COUNCIL BLUFFS, Iowa — Governors are forcing their way into the conversation to prevent a disastrous flood from happening again.
Governors Pete Ricketts of Nebraska, Kim Reynolds of Iowa, and Mike Parson of Missouri aim to work as a region to help flood victims now. They want to be a part of the conversation with the Army Corps of Engineers to prevent flooding along the Missouri River. After two catastrophic floods this decade, the governors say it's time to make prevention their priority.
"We need to look at this from a regional perspective," Iowa governor Kim Reynolds said.
"We have to do something different along the river," Nebraska governor Pete Ricketts said. "This is not going to be acceptable for us to continue experiencing these flooding episodes."
In a meeting with the Corps of Engineers, the governors say they want to collaborate in managing the river.
"I think the states will have to take more of a role in the management of the river and the Corps is going to have to work with us from a different perspective from what we've done in the past," Governor Parson said.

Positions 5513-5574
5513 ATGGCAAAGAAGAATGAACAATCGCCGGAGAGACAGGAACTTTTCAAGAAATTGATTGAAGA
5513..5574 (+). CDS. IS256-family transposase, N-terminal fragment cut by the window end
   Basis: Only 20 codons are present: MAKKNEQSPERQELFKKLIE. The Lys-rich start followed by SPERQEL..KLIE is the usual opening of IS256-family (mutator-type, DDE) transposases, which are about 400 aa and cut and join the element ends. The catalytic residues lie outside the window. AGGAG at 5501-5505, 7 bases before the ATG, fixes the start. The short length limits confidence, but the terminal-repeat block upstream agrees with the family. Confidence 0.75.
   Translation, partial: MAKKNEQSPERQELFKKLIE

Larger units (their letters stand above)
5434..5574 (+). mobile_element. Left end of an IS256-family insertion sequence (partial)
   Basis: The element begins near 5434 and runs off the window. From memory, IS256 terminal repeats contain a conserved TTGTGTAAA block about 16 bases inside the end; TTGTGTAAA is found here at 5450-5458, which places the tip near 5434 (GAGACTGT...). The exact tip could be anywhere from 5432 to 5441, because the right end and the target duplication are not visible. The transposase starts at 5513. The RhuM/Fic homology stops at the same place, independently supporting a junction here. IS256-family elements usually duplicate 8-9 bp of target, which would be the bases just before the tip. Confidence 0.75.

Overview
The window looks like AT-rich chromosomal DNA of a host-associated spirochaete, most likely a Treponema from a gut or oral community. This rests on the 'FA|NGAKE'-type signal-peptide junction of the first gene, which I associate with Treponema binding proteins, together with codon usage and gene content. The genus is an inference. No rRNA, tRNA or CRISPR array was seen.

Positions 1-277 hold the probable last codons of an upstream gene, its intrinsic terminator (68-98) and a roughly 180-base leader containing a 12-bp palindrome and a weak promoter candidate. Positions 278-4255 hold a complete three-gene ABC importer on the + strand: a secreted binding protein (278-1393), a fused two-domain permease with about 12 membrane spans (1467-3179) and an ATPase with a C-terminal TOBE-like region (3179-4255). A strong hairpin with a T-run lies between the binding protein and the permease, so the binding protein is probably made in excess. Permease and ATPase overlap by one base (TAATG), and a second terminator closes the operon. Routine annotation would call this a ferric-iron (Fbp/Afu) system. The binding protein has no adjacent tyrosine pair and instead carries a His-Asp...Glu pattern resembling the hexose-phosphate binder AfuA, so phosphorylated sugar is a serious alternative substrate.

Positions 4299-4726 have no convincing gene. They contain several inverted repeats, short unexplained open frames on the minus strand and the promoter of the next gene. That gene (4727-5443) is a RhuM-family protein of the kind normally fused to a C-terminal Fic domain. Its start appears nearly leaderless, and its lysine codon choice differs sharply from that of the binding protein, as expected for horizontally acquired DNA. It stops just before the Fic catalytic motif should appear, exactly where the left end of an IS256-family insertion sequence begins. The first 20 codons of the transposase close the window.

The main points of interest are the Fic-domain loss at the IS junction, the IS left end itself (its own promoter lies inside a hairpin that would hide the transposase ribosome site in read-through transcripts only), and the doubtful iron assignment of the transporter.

A chart from the Corps shows the Omaha District Levee Status. Almost completely red, it shows at least 40 levees were breached along the Missouri River. Governor Ricketts pointed out one of the biggest breaks.
"I think this one in particular is four football fields long," Governor Ricketts said. "[The Crops] emphasized the kinds of breaks in the levees they got this time around are much bigger in scope than it was in 2011."
Governor Parson said the group of state leaders asked that the Corps comes back with options to prevent flooding and what governors can do on their end.
The governors say they would take this conversation as far as Congress, the White House, or other administration to manage the river.